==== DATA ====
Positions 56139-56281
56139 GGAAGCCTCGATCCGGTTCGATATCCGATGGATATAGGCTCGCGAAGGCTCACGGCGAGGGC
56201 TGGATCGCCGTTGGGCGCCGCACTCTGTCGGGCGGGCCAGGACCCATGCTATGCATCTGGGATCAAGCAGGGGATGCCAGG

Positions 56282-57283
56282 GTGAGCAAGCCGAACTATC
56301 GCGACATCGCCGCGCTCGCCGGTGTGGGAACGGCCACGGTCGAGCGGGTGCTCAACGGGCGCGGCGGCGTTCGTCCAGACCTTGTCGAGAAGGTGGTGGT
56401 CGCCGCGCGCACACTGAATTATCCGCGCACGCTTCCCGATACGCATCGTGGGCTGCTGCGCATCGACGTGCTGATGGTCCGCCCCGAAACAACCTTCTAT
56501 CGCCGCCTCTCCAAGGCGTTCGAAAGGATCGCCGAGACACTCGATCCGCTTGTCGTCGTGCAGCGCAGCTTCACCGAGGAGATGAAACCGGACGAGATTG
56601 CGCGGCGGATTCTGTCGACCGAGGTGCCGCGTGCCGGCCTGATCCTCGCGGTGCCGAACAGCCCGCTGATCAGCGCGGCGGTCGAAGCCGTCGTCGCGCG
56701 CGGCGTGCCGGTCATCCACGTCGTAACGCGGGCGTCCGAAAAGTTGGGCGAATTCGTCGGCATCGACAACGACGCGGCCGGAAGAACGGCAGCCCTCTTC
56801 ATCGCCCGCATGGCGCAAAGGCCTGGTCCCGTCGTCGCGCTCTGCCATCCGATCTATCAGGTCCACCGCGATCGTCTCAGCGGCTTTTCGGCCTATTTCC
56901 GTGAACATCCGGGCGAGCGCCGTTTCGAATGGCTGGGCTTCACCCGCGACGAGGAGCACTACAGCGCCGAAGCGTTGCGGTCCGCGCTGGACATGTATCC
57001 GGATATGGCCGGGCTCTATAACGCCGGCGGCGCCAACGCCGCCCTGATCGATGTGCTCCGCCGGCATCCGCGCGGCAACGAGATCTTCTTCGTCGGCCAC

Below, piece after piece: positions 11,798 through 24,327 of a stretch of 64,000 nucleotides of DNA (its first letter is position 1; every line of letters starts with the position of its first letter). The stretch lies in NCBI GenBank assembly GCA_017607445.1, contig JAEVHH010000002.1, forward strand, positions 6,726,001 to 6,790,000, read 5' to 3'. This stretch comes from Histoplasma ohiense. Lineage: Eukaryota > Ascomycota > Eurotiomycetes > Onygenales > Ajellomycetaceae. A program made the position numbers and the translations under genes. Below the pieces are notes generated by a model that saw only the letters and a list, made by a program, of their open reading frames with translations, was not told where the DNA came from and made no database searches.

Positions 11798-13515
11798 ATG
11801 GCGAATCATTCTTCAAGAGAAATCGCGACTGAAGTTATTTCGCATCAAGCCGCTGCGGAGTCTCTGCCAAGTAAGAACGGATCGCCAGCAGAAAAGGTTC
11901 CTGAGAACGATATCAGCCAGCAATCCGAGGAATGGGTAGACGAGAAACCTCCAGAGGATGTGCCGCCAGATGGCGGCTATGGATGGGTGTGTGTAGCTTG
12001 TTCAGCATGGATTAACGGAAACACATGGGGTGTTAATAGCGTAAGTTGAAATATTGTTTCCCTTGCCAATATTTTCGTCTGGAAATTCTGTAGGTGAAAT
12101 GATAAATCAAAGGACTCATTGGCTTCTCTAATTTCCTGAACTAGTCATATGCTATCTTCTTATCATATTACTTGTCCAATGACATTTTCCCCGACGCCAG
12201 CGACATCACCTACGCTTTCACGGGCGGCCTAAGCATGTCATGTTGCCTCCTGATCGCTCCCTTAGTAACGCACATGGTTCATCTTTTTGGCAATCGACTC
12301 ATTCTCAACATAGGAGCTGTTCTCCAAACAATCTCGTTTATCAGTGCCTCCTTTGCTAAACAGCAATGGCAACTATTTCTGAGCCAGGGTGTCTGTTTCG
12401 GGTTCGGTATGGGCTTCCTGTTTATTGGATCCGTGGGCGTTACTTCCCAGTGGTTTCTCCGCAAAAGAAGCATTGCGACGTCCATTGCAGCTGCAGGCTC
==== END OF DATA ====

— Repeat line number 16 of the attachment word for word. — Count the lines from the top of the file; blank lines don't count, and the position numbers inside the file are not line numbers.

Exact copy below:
11798 ATG